Sunday, June 24, 2012

On the Run and Having Fun, Mostly

Summer vacation is starting off with a flurry of activity. On Tuesday I took Karen's car off to have an oil change, and to have the mechanic sort of poke around to see if there were any obvious issues that would prevent the car from passing inspection in August. Good news: nothing major wrong with the car. Better news: I got to go to lunch with Karen.

On Wednesday, after doing some packing for a trip, I spent some time over at the Wright Museum, a local World War II museum, to be in a movie. A friend of mine from the theater has a friend from his earlier film acting career who is making a short film about a 13-year-old boys who finds himself suddenly back in the War. And he needed some extras, and of course I said yes. Not only did I get to be in a scene in the movie (as a cafe patron), but I got to spend the whole afternoon in an air-conditioned building. Which was truly a treat.

Thursday found us driving down to East Lyme, Connecticut, where we spent the afternoon at a beach on the Long Island Sound. I stayed on a chair on the shady hill overlooking the beach while Karen and the boys played in the water. I got to listen to music (which I don't do as much as I'd like) and read using the Kindle application on my phone. I'm reading The Fifth String, by the legendary composer John Philip Sousa.

That evening, after cleaning up at the motel, we found a restaurant in Groton called Flannigan's, which had a menu published in the phone book that looked very tempting. What the ad failed to mention was that Flannigan's is also a bar, and that they have karaoke night on Thursdays. So it wasn't quiet, but it was fun. Karen and the boys managed to talk me into doing the karaoke bit (twice: one solo of Mac the Knife, and a duet with Daniel of Puff, the Magic Dragon), and William gave it a try although he found he didn't know the lyrics to the Back Street Boys song Larger Than Life as well as he thought. And by the way the food was delicious.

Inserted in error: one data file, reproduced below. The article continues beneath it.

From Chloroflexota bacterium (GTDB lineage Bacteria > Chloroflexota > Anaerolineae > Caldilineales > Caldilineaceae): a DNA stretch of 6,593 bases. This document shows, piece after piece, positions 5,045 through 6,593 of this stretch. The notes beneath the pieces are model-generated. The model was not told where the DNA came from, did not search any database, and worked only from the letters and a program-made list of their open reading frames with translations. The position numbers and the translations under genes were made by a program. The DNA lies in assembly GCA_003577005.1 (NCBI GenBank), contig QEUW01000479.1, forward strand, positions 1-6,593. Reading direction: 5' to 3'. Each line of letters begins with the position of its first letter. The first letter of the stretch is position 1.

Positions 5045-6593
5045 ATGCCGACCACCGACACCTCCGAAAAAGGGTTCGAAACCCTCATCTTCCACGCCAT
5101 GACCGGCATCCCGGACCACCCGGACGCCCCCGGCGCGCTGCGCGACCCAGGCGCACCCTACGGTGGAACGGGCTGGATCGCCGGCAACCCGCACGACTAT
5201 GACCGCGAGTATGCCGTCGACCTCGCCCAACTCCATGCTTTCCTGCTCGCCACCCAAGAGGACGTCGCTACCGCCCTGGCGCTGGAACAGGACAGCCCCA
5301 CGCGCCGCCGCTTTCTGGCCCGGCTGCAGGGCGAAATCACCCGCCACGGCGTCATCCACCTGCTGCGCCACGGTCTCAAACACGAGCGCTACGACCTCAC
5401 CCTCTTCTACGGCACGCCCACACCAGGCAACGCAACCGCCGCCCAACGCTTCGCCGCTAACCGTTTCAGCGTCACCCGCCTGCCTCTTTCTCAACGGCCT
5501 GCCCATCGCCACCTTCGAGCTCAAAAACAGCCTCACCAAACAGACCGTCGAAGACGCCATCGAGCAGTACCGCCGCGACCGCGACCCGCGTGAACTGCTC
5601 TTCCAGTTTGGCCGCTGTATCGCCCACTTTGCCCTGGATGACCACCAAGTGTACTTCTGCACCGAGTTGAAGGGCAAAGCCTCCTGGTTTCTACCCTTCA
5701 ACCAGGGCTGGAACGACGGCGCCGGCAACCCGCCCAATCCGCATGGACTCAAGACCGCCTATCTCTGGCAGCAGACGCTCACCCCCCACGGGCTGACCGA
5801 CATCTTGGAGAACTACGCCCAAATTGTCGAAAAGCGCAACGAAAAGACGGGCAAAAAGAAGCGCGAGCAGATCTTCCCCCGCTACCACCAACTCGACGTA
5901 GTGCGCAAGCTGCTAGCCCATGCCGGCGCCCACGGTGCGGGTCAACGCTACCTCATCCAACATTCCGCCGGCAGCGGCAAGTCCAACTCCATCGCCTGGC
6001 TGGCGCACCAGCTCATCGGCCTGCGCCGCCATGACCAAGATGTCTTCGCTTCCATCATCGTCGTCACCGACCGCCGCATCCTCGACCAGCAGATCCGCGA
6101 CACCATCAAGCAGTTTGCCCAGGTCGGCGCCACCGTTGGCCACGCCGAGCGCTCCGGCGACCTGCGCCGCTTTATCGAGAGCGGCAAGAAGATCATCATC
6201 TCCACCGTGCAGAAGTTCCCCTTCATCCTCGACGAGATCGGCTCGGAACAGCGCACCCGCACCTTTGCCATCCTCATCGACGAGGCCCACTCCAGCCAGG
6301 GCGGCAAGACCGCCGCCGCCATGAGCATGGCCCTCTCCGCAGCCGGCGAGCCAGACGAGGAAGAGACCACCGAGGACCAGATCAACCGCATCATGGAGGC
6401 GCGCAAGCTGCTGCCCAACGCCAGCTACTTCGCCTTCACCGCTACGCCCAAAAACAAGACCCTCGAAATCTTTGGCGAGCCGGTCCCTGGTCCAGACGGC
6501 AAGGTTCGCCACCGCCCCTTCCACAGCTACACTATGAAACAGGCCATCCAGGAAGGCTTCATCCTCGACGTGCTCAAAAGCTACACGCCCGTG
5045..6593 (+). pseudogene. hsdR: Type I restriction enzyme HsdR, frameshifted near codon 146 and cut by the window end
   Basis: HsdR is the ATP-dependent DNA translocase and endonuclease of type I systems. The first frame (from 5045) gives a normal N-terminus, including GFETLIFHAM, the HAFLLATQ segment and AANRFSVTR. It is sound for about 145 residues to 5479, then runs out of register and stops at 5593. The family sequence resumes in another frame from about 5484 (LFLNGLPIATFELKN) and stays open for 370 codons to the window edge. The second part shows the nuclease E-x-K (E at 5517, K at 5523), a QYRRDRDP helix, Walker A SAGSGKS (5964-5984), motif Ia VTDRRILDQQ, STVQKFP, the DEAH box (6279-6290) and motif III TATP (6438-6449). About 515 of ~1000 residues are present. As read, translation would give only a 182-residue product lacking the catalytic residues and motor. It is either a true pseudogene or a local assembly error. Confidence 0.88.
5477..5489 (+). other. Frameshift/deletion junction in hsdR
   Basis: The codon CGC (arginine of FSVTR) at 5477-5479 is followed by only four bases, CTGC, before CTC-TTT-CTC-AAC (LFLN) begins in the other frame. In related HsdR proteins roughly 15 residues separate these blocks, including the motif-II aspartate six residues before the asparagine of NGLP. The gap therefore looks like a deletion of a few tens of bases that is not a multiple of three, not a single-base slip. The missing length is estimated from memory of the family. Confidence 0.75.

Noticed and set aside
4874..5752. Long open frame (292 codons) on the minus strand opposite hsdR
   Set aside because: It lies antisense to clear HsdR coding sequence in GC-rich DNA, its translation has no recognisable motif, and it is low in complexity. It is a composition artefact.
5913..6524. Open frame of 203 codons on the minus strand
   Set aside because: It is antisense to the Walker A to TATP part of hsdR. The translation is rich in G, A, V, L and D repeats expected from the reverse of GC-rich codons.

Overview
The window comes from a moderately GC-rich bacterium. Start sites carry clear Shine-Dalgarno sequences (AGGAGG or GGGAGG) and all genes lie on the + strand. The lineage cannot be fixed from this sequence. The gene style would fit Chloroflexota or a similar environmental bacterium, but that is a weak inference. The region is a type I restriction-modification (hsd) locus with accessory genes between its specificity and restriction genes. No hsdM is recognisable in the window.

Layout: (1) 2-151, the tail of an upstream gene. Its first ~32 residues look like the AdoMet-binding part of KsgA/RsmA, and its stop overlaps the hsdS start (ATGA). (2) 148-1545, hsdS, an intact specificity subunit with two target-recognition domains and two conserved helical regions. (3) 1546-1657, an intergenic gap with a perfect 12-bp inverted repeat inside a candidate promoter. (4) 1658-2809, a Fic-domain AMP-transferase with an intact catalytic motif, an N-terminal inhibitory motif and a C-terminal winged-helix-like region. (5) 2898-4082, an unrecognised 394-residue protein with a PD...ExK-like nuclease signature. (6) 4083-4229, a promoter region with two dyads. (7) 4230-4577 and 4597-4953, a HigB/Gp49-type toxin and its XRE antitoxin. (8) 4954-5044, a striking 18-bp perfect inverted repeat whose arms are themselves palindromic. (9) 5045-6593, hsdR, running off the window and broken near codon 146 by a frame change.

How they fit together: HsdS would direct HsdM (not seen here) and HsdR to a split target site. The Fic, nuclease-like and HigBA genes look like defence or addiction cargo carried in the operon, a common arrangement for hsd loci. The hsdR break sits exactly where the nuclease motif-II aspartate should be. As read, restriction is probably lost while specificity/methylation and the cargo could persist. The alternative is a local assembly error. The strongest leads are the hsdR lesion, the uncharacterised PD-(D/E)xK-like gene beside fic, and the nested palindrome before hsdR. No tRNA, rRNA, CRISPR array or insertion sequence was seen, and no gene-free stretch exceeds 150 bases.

Friday turned out to be a bit gloomy, and not much of a beach day, so we went to visit a museum that we read about in a brochure for Groton, called the Submarine Force Museum. It's adjacent to a naval base, and one of its features is the first nuclear-powered submarine, USS Nautilus. Unfortunately, we couldn't go on the sub because the air conditioning was down and the temperature inside was well above 100. But the rest of the museum was fascinating, with some great films about submarine history (and one about an underwater spy system called SOSUS that was used to listen for Soviet subs). That's a place we'll go back to.

We also visited a Revolutionary War battlefield, where the only battle of that war to be fought in the State of Connecticut was fought in 1781. The monument that looms over it has a spiral stone staircase inside with 166 steps. Karen and I bowed out, but both boys climbed to the top, and William did it twice!

We also got to explore around the fort a little before it really started to rain. We had planned to visit a little restaurant on the shore in Groton that makes its own pasta, but it was so busy we didn't have time to wait for a seat. So we went back to the restaurant we had eaten breakfast at the morning and had a wonderful dinner before heading for home.

Despite the fact that we got home around midnight, William and I got up the next morning and loaded one of the kayaks on my car. We met the Boy Scouts at the local park, where our kayak joined about a dozen others in the trailers the leaders brought, and William kayaked with his troop all the way to Maine. Okay, it's closer than it sounds, but he was on the water for more than two hours, and swam and played around for about two hours after. Needless to say he slept very well last night.

A lazier day today, expect that we had a lot of cleaning to catch up on, until Daniel, doing the dishes, tried to wash the "fiddle bow" bread knife, which is the sharpest knife we have. And, of course, he sliced his thumb open. So he ended up with three stitches in his thumb for the next 12 days.

But we still had a celebration tonight. Why? Because this morning Daniel had his last dose of medication. And the pain in his thumb didn't stop him from enjoying his cake and ice cream.